OXFORD, Ohio — Six Miami University students were cited for breaking the city’s ordinance against mass gatherings over the Labor Day weekend, according to a police report. The students told the officer they tested positive for the coronavirus in the previous weeks and were in quarantine.
So far, nearly one in 17 Miami U. students have tested positive for COVID-19 and remain open cases – and the underclassmen have yet to return to campus.
“It’s scary because we’re seeing this number of cases and these are only off-campus students, so I don’t even want to think about what the cases are going to look like when you bring students back into resident halls full-time,” said Tim Carlin, news editor of the Miami Student.
This most recent incident occurred in the 100 block of Walnut Street on Saturday, Sept. 5.
According to the police report, an Oxford officer approached the residence because of a noise violation from loud music being played and noticed several people gathered on the front porch. The officer then spoke with one of the residents, who estimated there were about 20 people inside.
The officer ran the name of one of the residents and found out that he had tested positive for COVID-19 the previous week.
That same resident then told the officer that everyone in the house had tested positive, and that they were under quarantine.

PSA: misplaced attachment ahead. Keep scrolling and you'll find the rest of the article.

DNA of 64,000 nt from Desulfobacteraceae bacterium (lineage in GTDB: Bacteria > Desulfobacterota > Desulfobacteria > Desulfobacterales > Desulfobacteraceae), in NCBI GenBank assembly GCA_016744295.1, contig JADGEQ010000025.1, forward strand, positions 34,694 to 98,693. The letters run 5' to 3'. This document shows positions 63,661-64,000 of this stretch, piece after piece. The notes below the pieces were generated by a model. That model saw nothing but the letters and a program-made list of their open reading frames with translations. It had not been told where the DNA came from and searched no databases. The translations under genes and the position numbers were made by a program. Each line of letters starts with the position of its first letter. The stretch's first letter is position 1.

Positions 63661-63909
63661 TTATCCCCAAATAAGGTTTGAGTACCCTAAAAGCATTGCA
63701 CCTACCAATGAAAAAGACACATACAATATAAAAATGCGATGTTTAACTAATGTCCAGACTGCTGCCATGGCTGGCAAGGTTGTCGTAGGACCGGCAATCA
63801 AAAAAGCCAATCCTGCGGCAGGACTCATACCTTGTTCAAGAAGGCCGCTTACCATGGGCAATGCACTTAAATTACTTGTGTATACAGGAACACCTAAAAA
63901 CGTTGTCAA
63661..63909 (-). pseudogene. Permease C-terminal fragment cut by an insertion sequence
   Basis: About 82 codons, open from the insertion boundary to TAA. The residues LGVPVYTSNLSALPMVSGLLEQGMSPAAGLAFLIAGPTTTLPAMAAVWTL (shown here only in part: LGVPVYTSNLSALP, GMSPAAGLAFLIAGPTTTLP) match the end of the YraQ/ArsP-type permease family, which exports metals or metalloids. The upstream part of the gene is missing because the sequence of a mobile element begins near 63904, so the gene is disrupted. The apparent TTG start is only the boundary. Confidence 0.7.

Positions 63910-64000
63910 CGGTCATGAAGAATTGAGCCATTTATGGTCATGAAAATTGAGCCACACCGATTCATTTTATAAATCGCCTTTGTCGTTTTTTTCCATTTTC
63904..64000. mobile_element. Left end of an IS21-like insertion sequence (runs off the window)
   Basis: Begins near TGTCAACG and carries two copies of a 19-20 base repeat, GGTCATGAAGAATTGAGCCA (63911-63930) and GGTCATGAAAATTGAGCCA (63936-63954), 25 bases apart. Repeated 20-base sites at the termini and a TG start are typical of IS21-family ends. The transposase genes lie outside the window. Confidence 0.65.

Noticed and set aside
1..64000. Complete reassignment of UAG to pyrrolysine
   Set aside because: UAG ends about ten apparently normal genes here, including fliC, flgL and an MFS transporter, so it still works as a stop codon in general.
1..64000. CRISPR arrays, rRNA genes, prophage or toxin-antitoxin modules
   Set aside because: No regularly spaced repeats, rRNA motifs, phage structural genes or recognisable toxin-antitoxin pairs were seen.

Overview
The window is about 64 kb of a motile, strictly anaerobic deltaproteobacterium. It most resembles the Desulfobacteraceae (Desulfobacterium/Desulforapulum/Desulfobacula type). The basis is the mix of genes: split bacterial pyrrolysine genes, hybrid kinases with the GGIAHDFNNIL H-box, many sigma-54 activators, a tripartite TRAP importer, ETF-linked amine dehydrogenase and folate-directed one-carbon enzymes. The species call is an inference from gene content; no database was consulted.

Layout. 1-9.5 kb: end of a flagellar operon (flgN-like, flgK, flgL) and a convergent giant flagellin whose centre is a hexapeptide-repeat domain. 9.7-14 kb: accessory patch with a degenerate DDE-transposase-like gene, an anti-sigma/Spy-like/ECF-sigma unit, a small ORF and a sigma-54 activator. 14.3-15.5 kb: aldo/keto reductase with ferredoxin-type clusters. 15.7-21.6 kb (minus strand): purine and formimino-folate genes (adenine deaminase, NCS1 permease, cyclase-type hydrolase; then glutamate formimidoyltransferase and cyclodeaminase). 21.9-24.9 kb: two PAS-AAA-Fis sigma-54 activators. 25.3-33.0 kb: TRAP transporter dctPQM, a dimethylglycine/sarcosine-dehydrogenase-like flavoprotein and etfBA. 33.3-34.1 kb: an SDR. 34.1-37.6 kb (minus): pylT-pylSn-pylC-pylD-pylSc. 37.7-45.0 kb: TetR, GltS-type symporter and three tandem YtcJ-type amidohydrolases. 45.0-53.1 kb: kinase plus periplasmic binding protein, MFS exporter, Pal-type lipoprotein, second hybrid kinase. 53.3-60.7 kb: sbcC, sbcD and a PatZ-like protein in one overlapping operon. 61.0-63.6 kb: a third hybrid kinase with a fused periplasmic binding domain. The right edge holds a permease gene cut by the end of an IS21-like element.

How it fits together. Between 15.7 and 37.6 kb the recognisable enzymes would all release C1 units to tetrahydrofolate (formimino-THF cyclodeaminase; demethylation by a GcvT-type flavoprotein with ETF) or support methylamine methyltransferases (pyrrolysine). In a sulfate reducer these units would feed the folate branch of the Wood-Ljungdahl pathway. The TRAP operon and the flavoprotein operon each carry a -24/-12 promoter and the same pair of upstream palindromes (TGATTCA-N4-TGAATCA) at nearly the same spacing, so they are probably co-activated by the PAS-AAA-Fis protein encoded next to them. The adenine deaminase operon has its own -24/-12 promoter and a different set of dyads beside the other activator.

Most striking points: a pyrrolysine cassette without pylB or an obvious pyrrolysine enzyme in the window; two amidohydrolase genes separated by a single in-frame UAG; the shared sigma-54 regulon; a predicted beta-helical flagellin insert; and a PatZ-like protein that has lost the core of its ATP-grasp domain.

The officer ordered all non-residents of the house to depart, and eight people left.
After a discussion with the officer’s supervisor, the six men who lived in the house were issued citations for breaking the city’s mass gatherings ordinance.
“Upperclassmen moved back," Miami University president Gregory Crawford said. "Those early weekends in August we saw an uptick in parties and gatherings. I think that’s what is responsible for the surge today.”
One of the residents told police they are a student at Miami University and had a positive COVID-19 test two weeks ago. So far, the university has reported 1,084 total cases of COVID-19 in students since Aug. 24.
“What you don’t want to do is send students away to college, a couple weeks there, and breakouts of the virus," Ohio Gov. Mike DeWine said. "And then they leave and go back home.”